I believe that education around sexuality beyond the binary is a conversation that many people in Africa are demonizing. You are right. Religion is one of the factors. Used to oppress others. ‘We are better than them’, ‘We are holier than them’, ‘They will burn in eternal fire’, ‘We are as pure and white as snow’, Blah Blah Blah…. Religion is a tool of oppression period.

    What I know is that I respect people equally, be you the President of the United States, be you the child in the room, be you the drunkard roaming the streets, be you the homeless person in the street, be you Jesus of Nazareth, I respect people equally because the higher power I believe in sees all as equals and LOVE as the purest form of RELIGION.

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1 Answer

  1. Brenda Gutu
    Best Answer
    This answer was edited.

    This conversation is very important. What I know is that religion has been used as a tool to justify the oppression of others who are unlike us. And stemming from cultural beliefs and reinforced by religion, people who are transgender, intersex, or basically on the LGBTQIA+ spectrum have been ignoreRead more

    This conversation is very important. What I know is that religion has been used as a tool to justify the oppression of others who are unlike us. And stemming from cultural beliefs and reinforced by religion, people who are transgender, intersex, or basically on the LGBTQIA+ spectrum have been ignored, overlooked and are a hidden population obviously why? Discrimination.

    I believe it begins with us, to create awareness by displaying our pronouns in this platform then we can begin to sensitize ourselves among us in this platform then we can learn to make it a part of our conversations in our day to day life.

    For example by asking, “How do you identify yourself? How would you prefer to be addressed? Rather, what are your pronouns?”

    People might give the, “Huh” expression, but that is an opportunity to explain more… Like…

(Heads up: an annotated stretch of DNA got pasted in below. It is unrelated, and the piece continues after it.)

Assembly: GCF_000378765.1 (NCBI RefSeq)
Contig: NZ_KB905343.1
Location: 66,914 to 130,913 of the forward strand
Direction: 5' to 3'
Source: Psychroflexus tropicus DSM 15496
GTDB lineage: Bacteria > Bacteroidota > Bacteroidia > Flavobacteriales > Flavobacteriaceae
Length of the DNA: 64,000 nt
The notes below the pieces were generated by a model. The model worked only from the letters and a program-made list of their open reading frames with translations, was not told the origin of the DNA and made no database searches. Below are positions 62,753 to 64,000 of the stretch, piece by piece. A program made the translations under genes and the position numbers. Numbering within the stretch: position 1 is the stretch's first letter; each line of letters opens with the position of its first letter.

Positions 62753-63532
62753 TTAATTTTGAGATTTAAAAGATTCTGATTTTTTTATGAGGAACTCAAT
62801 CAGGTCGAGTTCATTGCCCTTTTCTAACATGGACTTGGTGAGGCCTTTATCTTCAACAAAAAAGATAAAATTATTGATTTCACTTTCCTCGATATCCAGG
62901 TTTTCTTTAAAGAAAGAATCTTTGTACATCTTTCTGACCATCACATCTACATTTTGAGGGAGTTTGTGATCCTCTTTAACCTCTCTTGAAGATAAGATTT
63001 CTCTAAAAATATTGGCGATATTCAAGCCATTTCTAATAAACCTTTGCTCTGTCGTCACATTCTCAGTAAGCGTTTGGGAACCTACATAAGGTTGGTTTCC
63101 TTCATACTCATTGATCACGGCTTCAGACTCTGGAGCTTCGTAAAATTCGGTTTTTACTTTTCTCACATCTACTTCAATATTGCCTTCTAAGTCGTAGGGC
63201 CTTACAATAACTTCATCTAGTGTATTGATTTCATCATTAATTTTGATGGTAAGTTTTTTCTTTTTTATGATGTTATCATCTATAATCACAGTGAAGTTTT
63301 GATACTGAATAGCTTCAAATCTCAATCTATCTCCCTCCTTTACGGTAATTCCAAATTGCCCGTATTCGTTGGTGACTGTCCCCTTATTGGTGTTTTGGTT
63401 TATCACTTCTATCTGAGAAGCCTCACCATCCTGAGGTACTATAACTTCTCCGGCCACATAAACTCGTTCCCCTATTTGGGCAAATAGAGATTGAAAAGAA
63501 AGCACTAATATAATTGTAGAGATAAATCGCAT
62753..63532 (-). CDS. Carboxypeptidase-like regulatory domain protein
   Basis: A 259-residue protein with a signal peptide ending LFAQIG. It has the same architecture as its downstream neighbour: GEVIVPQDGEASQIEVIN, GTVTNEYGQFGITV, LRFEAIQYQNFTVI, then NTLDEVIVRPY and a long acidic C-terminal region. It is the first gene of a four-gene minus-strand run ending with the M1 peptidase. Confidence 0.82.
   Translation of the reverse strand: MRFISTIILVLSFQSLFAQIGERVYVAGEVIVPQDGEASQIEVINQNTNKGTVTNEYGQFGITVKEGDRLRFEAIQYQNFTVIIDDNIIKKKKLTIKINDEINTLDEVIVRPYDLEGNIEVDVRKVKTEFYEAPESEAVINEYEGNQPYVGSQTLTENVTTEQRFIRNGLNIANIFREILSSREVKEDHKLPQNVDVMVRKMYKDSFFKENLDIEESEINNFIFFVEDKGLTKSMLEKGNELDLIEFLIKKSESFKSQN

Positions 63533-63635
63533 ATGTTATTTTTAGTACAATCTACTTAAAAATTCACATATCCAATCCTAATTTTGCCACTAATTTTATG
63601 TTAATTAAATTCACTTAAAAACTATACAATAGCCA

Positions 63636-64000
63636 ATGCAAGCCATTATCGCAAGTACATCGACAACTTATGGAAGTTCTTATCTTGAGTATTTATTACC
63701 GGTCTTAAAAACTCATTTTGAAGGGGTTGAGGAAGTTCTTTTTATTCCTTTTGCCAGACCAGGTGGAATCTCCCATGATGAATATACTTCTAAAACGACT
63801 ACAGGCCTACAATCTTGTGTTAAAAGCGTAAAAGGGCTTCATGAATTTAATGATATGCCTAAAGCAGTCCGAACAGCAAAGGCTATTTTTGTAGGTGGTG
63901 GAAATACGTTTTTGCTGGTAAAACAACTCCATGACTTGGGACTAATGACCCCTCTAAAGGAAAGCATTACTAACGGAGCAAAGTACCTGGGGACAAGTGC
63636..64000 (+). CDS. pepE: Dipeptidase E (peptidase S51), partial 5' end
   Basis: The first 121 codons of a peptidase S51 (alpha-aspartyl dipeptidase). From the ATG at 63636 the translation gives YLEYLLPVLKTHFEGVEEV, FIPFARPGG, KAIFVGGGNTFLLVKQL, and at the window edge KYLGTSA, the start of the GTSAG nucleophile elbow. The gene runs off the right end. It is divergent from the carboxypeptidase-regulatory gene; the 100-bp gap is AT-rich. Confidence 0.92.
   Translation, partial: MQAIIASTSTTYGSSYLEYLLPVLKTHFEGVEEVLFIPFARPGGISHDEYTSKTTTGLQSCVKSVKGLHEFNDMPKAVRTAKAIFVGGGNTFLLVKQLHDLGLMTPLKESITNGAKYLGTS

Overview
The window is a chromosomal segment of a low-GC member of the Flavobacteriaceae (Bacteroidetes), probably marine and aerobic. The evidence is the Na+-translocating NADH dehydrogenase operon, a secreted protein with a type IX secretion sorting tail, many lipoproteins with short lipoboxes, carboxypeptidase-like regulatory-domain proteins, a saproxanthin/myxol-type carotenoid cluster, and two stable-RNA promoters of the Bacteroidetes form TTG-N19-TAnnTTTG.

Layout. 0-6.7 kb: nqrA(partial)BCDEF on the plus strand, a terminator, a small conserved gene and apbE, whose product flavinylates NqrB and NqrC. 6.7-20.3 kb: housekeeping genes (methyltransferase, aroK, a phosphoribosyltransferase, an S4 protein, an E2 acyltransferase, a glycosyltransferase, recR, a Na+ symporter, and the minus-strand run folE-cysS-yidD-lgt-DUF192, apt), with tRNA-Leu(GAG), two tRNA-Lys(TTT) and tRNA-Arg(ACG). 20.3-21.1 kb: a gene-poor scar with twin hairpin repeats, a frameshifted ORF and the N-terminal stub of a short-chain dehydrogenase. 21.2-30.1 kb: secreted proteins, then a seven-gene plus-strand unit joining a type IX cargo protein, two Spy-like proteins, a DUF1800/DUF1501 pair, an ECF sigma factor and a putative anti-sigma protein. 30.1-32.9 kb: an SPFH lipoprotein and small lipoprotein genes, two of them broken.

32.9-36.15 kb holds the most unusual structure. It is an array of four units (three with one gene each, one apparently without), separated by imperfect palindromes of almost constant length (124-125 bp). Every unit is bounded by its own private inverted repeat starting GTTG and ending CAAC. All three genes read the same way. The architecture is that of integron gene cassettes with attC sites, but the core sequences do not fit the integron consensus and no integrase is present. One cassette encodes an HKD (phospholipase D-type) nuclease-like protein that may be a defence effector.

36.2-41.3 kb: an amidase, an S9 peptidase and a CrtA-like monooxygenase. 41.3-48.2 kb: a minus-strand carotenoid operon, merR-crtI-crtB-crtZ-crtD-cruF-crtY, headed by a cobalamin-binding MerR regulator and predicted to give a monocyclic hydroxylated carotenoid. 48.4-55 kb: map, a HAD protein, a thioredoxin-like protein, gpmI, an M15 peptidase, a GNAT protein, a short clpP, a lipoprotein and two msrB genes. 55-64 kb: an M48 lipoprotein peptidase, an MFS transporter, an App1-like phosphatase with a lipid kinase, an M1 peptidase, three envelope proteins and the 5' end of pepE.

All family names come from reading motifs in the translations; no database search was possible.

“I identify as she/her/hers, what are your pronouns?”

    Well, it should be a natural conversation, not forceful. People can choose to identify themselves or not depending on how comfortable a person is with you.

    One time, a person chose to confide in me that they prefer to identify as she, her, they; but, as she, her, hers with strangers. I appreciate that kind of discourse because it shows that people have to feel a sense of trust to identify their pronouns to another person or group.

    Also education around this is important because some people might identify as she, her, hers but their sexual orientation is bi for example. It is not upto us to judge and fill in other people’s pronouns, it is up to them. Their identity.

    I believe that education around sexuality beyond the binary is a conversation that many people in Africa are demonizing. You are right. Religion is one of the factors. Used to oppress others. ‘We are better than them’, ‘We are holier than them’, ‘They will burn in eternal fire’, ‘We are as pure and white as snow’, Blah Blah Blah…. Religion is a tool of oppression period.

    What I know is that I respect people equally, be you the President of the United States, be you the child in the room, be you the drunkard roaming the streets, be you the homeless person in the street, be you Jesus of Nazareth, I respect people equally because the higher power I believe in sees all as equals and LOVE as the purest form of RELIGION.

    See less